More brave souls try winter surfing during the pandemic, with sales and traffic going up
The ocean is vast, with plenty of room to naturally social distance. While winter surfing has traditionally attracted mostly men, more women and kids are taking the cold plunge, too.
After 35 years of surfing, Chris Konicki particularly loves winter surfing — for the intense waves, often bigger than at other times of the year, and the solitude. Yet this season, he’s not quite alone.
“I was out in early December ...,” said Konicki, a Strathmere, N.J., resident. “There were maybe 25 people out. Last year or the year before, you’d maybe see one or two.”
He’s not thrilled about that, preferring the tranquility of solo surfing or with just a buddy when, in the winter, he hits the waves about once a week, the water temperatures as low as the 30s and the air as cold as 20 degrees.
Konicki credited technological advancements in his gear — a thick, hooded wet suit with boots and gloves — with allowing him to surf in freezing temperatures. Even in the snow, he said, it’s “cool” to surf.
More surfers are enjoying winter surfing than ever before, said Michelle Sommers, executive director of the Eastern Surfing Association, based in Ocean City, Md., mostly due to the pandemic. The ocean is vast, with plenty of room to naturally social distance. While winter surfing has traditionally attracted mostly men, more women and kids are taking the cold plunge, too, she said.
“Most people are working from home and a lot of other sports have been canceled,” said Sommers. “Surfing has always been a socially distanced sport. You’re outdoors with fresh air and sunshine, being active. Winter surfing gear is so much better, and probably more affordable than it was just five or 10 years ago.”
Not only has she never seen so many surfers in the chilly water, but she’s also found surf shops sold out of gear, including a backlog of custom board orders. Younger kids — tweens and under — are also taking up surfing in large numbers, she said.
At 13, Maeve Smith has been surfing for half her life, mostly alongside her father, Clay, but last year she tried winter surfing for the first time. It didn’t take long for her to get used to the cold.
“Surfing is fun and makes you have a good feeling inside,” said Maeve Smith, who lives in Upper Township, N.J. “I surf in the winter because I like surfing so much that I want to do it all the time. I wear a wet suit, hood, gloves, and boots. It was cold at first but I got used to it after a couple of times.”
Clay Smith is proud of his daughter’s dedication. “I feel like cold water can turn kids off pretty quickly, and I’m always impressed that she wants to get up early and get out even when it’s cold,” he said.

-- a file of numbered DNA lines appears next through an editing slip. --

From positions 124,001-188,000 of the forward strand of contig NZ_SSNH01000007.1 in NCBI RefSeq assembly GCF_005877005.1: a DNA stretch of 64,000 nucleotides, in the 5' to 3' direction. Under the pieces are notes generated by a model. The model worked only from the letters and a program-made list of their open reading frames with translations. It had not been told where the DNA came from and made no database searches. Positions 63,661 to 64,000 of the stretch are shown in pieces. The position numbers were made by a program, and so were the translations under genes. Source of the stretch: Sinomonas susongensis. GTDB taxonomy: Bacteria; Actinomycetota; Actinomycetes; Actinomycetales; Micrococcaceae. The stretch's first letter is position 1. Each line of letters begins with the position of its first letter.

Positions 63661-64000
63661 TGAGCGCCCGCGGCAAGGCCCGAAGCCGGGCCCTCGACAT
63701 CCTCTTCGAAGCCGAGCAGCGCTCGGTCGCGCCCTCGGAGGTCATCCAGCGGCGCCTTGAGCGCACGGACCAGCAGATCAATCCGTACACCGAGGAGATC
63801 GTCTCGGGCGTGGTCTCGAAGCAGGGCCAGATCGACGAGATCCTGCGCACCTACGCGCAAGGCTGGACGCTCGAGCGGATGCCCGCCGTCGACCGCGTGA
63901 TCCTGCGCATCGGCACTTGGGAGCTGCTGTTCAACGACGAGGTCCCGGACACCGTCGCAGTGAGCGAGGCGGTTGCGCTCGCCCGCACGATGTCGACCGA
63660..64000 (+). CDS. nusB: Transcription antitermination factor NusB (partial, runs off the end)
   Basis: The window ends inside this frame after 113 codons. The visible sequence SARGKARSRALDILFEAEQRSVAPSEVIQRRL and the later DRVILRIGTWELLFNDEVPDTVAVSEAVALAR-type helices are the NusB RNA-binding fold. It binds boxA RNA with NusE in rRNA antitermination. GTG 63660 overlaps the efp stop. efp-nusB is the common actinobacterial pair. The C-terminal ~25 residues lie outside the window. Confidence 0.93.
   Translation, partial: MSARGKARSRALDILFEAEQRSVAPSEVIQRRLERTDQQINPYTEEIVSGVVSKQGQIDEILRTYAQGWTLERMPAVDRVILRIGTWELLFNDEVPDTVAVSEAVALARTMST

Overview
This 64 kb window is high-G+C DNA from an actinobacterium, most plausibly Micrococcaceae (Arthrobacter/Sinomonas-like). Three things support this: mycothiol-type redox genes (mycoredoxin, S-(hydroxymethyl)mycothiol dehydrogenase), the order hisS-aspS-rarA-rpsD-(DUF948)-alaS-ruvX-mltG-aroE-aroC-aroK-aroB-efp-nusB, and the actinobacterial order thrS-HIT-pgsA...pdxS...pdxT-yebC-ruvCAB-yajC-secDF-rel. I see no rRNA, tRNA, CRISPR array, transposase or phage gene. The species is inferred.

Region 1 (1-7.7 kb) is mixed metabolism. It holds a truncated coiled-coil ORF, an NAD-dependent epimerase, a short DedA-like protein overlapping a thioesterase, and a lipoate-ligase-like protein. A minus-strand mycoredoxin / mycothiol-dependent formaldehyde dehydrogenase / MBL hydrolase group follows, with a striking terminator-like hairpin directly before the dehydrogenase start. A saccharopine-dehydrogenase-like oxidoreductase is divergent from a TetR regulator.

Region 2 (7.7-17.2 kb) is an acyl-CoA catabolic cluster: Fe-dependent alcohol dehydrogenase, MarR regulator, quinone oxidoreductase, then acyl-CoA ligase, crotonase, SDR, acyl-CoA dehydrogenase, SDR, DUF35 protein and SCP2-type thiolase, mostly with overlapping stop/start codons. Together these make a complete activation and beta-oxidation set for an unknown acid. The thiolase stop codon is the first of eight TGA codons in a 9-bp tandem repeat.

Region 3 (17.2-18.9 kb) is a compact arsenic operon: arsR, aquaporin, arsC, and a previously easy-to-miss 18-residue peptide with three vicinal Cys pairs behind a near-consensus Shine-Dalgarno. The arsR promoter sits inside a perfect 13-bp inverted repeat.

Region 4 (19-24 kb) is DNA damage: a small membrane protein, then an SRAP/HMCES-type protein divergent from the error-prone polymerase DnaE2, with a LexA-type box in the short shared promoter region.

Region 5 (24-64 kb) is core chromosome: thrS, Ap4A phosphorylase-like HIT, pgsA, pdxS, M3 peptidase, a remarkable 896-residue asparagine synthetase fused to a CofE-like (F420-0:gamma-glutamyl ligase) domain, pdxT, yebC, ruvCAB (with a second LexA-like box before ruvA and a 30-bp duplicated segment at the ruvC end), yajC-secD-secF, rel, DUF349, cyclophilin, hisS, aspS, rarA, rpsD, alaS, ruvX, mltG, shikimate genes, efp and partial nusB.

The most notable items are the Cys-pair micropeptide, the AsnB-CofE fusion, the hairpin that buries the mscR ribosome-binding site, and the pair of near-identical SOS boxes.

Gregory Beck, co-owner of Surfers Supplies in Ocean City, N.J., sees Maeve Smith’s spirit in surfers of all ages. They want to be in the water longer, so they extend the season, he said. And while many surfers may have bought gear online in the past, more are now looking for immediate satisfaction, not wanting to wait to have items shipped. That’s good for business but he’s struggled to keep up with demand.
He typically places up-front orders in March to last throughout the winter. While some years he may need to reorder once, this winter he reordered stock three times, including wet suit boots, gloves, and wet suits, especially the thicker, 5-millimeter ones. While he wouldn’t give specific sales numbers, he said he sold 75% more winter gear this winter season than last winter season.
According to ActionWatch, a worldwide sports industry market research company, sales in the fourth quarter of 2020 of U.S. surf hard goods — surfboards, fins, leashes, and other equipment — increased by 78%, compared with the same time period the previous year. Entry-level products, including softboards and long boards, were most popular.
The biggest attraction to surfing, Beck said, is that, unlike other sports, no two days can ever be the same. In the ocean, every wave is different. The conditions change constantly, which keeps you on your toes.
“Surfing is spiritual, you’re dealing with Mother Nature,” Beck said. “Surfing by yourself can be a soulful experience, and when you’re with other people, in between waves, you’re talking to people and it’s social. When someone gets a good wave, you’re rooting for them. We’re sharing the stoke.”
Winter surfing is a financial investment. A basic surfboard, which can be used year round, costs between $375 and $595, Beck said. The added winter gear — hooded wet suit, gloves, and boots — run about $400 to $500 total. He encourages lessons, which are important to learn the basics, safety and etiquette.
Winter surfing isn’t for everyone, Sommers insisted. “When you’re learning to surf, you’re falling all the time, and to fall into frigid 40-degree-temperature waters is not enjoyable,” she said.
Cold-weather surfing can take a toll on your body. Scott Oliver, 61, can only surf in warm-weather locales these days. He started surfing at 15 years old and, until about 15 years ago, winter surfing was one of his favorite pastimes. Unfortunately, the cold water got the better of him and he developed what’s called surfer’s ear, a condition where extra bone forms in the ear canal because of exposure to cold water and wind.
“I went to the ear, nose, and throat doctor and the first thing he said to me was, ‘You’ve done a lot of winter surfing, haven’t you?’ ” said Oliver, of Strathmere.
Oliver admitted to missing most things about winter surfing — the waves are cleaner, you get a nicer break, and there’s a different swell pattern, he said.
“The winter surf used to be our little secret gem,” he said. “Now, there are a lot more people at the shore than ever before, which means a lot more surfers.”